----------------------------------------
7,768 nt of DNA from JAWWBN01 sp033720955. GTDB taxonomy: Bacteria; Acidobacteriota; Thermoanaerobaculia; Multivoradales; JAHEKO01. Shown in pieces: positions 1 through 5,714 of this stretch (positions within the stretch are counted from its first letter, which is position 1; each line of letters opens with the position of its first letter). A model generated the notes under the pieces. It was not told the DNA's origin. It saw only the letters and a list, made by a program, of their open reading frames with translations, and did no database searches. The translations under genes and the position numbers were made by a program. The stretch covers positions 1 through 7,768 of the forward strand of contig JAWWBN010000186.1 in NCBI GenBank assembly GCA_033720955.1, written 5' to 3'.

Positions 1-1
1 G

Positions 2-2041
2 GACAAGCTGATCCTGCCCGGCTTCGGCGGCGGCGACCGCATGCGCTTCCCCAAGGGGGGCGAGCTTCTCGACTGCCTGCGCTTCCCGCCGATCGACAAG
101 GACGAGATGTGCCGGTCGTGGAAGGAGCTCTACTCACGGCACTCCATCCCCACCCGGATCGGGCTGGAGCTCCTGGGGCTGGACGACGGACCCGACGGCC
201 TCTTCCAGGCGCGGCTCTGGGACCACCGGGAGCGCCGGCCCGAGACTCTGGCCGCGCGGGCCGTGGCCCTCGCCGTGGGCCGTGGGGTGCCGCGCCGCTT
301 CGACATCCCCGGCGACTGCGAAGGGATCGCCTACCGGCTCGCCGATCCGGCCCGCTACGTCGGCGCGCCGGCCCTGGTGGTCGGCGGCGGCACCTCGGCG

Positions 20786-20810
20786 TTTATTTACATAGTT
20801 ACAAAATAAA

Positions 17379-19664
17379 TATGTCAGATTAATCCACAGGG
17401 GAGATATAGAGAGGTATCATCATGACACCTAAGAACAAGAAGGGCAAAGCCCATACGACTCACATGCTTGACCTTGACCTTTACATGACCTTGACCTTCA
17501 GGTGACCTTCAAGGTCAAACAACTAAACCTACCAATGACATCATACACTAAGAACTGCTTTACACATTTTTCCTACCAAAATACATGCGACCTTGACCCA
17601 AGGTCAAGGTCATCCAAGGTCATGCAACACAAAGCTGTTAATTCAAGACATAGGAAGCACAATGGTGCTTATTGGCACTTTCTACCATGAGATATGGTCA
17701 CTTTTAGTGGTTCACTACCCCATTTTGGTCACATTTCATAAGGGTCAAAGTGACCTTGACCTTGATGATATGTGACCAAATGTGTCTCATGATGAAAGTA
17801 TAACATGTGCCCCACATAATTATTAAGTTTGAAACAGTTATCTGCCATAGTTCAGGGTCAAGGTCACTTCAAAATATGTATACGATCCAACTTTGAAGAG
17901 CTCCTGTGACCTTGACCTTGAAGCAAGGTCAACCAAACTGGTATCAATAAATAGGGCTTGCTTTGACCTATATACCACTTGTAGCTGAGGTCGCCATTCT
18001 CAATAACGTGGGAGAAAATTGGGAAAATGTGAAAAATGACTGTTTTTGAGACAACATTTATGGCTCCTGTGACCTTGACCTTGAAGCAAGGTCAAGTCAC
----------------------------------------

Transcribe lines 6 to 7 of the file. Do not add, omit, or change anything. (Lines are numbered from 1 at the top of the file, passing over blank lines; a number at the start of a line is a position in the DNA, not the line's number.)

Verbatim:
101 GACGAGATGTGCCGGTCGTGGAAGGAGCTCTACTCACGGCACTCCATCCCCACCCGGATCGGGCTGGAGCTCCTGGGGCTGGACGACGGACCCGACGGCC
201 TCTTCCAGGCGCGGCTCTGGGACCACCGGGAGCGCCGGCCCGAGACTCTGGCCGCGCGGGCCGTGGCCCTCGCCGTGGGCCGTGGGGTGCCGCGCCGCTT